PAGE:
“You had one sentiment on the council, around the horseshoe, and then we found out it was going to be called Larry Nichols Park, and it was completely different,” Shadid continued. “So to put it out there that it was going to be called Larry Nichols Park, and then it (the park redesign) passes, and then to pull that back, I'm not understanding that.”
Nichols was traveling Tuesday and could not be reached for comment.
The park makeover started last month, and is funded through Project 180, the $141 million tax increment finance district created through the construction of the new $750 million Devon Energy Center. While most companies and developers seek tax increment funding to assist with their own infrastructure and parking, Project 180 was created after Nichols asked the city to use the tax increment funds to improve downtown streets, sidewalks and parks.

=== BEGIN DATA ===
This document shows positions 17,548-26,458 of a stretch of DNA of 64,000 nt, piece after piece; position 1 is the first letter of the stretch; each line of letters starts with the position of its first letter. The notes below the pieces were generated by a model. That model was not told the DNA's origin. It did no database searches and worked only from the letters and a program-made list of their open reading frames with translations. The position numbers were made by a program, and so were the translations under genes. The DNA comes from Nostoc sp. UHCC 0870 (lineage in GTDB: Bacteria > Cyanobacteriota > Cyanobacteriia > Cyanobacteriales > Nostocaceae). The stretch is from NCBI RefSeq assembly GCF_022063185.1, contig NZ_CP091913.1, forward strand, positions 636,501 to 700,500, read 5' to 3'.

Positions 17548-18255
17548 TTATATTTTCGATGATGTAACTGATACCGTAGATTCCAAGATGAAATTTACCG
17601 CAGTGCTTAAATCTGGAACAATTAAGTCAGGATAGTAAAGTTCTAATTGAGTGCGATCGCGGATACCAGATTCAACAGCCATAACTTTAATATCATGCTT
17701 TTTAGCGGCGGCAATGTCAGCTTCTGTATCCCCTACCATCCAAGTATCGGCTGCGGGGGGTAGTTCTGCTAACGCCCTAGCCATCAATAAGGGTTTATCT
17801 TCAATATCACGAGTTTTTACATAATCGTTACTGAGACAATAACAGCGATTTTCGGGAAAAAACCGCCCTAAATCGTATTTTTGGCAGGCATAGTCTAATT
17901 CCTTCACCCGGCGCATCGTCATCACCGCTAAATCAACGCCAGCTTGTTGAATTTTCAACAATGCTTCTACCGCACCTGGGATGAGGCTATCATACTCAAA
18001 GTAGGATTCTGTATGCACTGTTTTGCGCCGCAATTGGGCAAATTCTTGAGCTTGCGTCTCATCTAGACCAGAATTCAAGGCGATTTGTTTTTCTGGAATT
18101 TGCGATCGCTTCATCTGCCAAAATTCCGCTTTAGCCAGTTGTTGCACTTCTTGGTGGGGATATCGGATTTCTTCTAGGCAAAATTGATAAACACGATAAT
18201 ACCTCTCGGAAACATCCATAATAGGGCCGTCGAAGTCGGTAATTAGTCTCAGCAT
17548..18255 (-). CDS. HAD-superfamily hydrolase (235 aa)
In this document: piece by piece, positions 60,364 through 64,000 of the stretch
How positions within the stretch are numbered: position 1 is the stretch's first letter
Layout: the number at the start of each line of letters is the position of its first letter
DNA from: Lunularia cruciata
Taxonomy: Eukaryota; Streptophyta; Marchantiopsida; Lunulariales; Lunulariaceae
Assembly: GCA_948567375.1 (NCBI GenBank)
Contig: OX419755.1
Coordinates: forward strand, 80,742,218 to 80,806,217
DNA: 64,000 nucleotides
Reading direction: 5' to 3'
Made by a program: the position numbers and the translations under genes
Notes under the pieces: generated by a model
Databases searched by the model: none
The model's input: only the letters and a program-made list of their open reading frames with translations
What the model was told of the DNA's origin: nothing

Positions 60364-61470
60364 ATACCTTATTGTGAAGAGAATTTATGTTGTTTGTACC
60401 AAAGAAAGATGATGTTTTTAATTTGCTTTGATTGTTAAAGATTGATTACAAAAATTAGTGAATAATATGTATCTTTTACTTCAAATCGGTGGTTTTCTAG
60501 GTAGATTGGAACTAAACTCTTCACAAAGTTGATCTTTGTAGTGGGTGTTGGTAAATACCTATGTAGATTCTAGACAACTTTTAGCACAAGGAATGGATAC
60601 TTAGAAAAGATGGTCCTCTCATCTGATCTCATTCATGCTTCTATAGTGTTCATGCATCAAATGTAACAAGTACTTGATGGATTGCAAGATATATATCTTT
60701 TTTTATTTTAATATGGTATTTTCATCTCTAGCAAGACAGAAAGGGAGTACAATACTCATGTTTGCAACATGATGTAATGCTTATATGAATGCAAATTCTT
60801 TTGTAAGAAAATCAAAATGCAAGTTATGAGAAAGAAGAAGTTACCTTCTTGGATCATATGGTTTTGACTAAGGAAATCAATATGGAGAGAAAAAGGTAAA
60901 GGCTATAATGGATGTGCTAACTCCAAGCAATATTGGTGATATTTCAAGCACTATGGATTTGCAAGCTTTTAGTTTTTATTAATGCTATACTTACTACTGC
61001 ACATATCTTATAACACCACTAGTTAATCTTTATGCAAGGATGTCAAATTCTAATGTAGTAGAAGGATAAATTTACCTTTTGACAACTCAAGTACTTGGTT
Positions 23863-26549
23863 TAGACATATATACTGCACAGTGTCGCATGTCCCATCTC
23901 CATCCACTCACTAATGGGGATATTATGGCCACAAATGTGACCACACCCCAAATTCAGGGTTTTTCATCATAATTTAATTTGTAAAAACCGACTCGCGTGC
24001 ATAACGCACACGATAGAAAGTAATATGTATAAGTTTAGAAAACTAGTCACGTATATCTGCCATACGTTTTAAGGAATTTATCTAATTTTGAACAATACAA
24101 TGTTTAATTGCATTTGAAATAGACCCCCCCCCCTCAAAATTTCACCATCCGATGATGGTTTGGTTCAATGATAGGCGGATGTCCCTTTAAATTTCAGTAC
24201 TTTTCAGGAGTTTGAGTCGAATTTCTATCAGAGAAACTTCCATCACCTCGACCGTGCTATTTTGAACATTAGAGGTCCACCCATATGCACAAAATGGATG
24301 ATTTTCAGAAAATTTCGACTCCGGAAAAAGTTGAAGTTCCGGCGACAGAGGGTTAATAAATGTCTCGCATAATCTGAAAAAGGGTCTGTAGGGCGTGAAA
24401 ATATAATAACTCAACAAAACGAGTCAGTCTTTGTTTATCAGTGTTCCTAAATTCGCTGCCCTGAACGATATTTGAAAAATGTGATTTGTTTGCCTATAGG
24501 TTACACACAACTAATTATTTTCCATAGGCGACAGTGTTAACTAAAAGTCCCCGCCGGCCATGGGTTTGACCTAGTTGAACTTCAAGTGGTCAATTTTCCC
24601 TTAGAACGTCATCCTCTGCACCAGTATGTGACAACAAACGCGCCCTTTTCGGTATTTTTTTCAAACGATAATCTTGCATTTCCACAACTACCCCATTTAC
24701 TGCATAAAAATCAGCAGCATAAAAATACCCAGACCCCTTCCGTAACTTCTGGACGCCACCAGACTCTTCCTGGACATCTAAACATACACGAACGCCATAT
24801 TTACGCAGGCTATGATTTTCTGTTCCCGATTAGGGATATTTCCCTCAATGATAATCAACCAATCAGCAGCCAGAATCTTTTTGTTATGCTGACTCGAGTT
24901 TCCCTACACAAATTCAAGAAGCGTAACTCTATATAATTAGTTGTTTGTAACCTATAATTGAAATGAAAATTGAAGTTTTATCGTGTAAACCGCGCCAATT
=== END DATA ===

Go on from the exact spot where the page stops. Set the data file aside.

At the end of Tuesday's council meeting, Shadid singled out the foundation with more criticism. He called its efforts to get approval for the park makeover heavy-handed.
“They did this without his (Nichols') permission,” Shadid said. “You don't throw his name out there lightly. He's a great leader for Oklahoma City.”
In an interview later Tuesday with The Oklahoman, Troy said she did not believe the park naming had anything to do with the collapse in opposition to the makeover. She clarified her group did consult with Devon Energy executives a few weeks before filing the application to rename the park.